Subject: File No. 4-538
From: Robert J McClure, CFP
Affiliation: Independent Registered Investment Advisor

June 18, 2007

Dear Sirs:

I am a 58 year old CFP (Certified Financial Planner) and an independent RIA (Registered Investment Advisor) located in Peoria, Illinois.

I work as a financial planner and as an investment consultant with a conservative clientele many of whom have less than $1 million invested. I have encouraged all of them to invest in high quality, conservative funds, most of which pay a .25% 12b-1 fee.

These 12b-1 fees pay for the service which I provide to these clients many of whom are retired and who don't invest new amounts additionally. The 12b-1 fees encourage service by providing compensation in the service direction versus compensation based only on new sales. Also, the 12b-1 fees aid marketing since satisfied Clients refer other individual investors who seek good service.

To eliminate 12b-1 fees would certainly hurt many investors but especially older investors.

Were if not for these 12b-1 fees, I could not have afforded to service my clientele in the manner I have and their investment results would very likely have suffered tremendously. One only has to remember how terrifying the market downturn of 2000 - 2002 was for the average investor. During the 2000 - 2002 downturn, I was on the phone almost daily assisting and encouraging these clients in some manner. Their tenacity as investors has been rewarded the greatly. Many of these clients have stayed invested for 10 - 15 years which has been much to their advantage. To eliminate 12b-1 fees and skew compensation only to new purchases would be a terrible mistake and would cause many of these older clients to suffer.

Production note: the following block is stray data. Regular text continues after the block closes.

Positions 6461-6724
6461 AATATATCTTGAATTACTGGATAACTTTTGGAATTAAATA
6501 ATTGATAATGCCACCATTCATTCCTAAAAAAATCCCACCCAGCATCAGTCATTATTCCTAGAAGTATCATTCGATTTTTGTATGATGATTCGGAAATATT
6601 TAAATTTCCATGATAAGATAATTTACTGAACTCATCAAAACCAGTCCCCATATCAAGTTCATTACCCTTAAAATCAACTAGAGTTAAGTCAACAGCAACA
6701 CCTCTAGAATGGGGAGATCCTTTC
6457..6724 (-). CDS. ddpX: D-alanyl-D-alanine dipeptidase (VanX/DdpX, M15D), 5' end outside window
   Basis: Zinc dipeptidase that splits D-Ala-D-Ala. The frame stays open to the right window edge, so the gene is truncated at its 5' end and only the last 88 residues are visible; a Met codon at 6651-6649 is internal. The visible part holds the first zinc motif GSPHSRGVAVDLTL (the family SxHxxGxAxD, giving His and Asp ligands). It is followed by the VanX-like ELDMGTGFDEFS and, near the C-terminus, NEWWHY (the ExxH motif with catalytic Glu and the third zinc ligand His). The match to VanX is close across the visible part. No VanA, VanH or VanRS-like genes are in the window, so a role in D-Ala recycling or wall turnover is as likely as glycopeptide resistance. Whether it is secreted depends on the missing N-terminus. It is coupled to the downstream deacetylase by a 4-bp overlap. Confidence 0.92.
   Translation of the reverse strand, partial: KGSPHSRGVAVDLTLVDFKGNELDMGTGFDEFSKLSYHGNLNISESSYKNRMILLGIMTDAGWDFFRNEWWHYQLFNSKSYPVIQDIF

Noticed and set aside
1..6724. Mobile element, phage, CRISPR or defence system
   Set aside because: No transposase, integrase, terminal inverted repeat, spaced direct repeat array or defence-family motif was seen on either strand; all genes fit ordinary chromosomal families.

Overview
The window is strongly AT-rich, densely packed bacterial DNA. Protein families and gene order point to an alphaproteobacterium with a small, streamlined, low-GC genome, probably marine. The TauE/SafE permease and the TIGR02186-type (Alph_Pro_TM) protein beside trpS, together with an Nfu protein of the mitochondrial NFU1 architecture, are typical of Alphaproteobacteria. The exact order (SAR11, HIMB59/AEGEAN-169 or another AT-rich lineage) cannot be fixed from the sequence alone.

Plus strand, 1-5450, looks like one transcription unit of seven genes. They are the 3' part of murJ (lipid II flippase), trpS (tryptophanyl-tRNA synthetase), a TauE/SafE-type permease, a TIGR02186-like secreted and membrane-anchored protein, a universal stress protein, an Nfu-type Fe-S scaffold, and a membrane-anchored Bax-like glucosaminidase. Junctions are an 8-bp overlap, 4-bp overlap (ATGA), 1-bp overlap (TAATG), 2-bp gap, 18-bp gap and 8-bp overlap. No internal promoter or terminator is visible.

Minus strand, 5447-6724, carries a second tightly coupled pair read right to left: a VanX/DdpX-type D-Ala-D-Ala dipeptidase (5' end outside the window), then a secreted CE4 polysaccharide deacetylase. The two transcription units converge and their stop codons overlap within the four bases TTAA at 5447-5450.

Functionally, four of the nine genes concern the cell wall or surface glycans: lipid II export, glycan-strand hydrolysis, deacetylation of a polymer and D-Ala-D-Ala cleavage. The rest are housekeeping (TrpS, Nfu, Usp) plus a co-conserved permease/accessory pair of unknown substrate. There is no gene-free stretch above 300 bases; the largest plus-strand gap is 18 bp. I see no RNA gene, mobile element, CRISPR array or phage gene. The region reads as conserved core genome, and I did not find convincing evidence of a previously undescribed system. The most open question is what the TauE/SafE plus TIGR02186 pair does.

In my many years of experience in personal finances, the stability of an investors investment plans depends to a very large extent on the advice, encouragement, and service they receive. Service matters can be complicated and intricate. The 12b-1 fees cover this advice and service. Without the built-in 12b-1 fee, I would very likely have to charge clients through some form of "wrap" arrangement -- maybe 2-4 times what they pay through the 12b-1 fee.

I believe that 12b-1 fees represent a "good deal" for my clients when considering the service they receive.

I believe that 12b-1 fees promote not only individual investor stability but also promote overall market stability by keeping people invested.

Industry-wide, I believe that 12b-1 fees probably help prevent investment "churning" because they represent a "fair" compensation for service and promote referrals and therefore lessen the importance of new commissions on new sales.

For all of these reasons, I hope you will allow 12b-1 fees to continue exactly as they are -- a vital of the investing picture for individual investors, especially the elderly, and for investment advisors.


Robert McClure,